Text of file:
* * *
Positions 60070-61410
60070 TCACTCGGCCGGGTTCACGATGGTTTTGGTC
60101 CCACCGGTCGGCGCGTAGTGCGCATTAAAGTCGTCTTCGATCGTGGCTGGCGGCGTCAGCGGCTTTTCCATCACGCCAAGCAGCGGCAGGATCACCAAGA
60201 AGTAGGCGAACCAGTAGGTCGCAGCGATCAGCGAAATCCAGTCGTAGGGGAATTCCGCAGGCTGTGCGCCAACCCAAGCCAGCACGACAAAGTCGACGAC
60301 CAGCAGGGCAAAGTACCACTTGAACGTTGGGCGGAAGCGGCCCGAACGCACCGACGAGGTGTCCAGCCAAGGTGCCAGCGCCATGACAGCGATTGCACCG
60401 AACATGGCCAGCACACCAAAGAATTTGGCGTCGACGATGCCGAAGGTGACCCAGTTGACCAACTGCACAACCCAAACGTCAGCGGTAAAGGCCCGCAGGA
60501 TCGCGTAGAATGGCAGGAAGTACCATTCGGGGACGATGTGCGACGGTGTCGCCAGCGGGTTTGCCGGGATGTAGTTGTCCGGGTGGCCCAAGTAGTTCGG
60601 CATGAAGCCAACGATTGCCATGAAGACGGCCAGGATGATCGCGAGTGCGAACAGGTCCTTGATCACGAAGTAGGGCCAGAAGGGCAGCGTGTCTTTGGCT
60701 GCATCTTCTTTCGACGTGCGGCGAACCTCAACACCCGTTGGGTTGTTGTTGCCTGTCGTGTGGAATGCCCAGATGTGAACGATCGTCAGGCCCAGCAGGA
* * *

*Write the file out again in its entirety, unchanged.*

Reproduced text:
Positions 60070-61410
60070 TCACTCGGCCGGGTTCACGATGGTTTTGGTC
60101 CCACCGGTCGGCGCGTAGTGCGCATTAAAGTCGTCTTCGATCGTGGCTGGCGGCGTCAGCGGCTTTTCCATCACGCCAAGCAGCGGCAGGATCACCAAGA
60201 AGTAGGCGAACCAGTAGGTCGCAGCGATCAGCGAAATCCAGTCGTAGGGGAATTCCGCAGGCTGTGCGCCAACCCAAGCCAGCACGACAAAGTCGACGAC
60301 CAGCAGGGCAAAGTACCACTTGAACGTTGGGCGGAAGCGGCCCGAACGCACCGACGAGGTGTCCAGCCAAGGTGCCAGCGCCATGACAGCGATTGCACCG
60401 AACATGGCCAGCACACCAAAGAATTTGGCGTCGACGATGCCGAAGGTGACCCAGTTGACCAACTGCACAACCCAAACGTCAGCGGTAAAGGCCCGCAGGA
60501 TCGCGTAGAATGGCAGGAAGTACCATTCGGGGACGATGTGCGACGGTGTCGCCAGCGGGTTTGCCGGGATGTAGTTGTCCGGGTGGCCCAAGTAGTTCGG
60601 CATGAAGCCAACGATTGCCATGAAGACGGCCAGGATGATCGCGAGTGCGAACAGGTCCTTGATCACGAAGTAGGGCCAGAAGGGCAGCGTGTCTTTGGCT
60701 GCATCTTCTTTCGACGTGCGGCGAACCTCAACACCCGTTGGGTTGTTGTTGCCTGTCGTGTGGAATGCCCAGATGTGAACGATCGTCAGGCCCAGCAGGA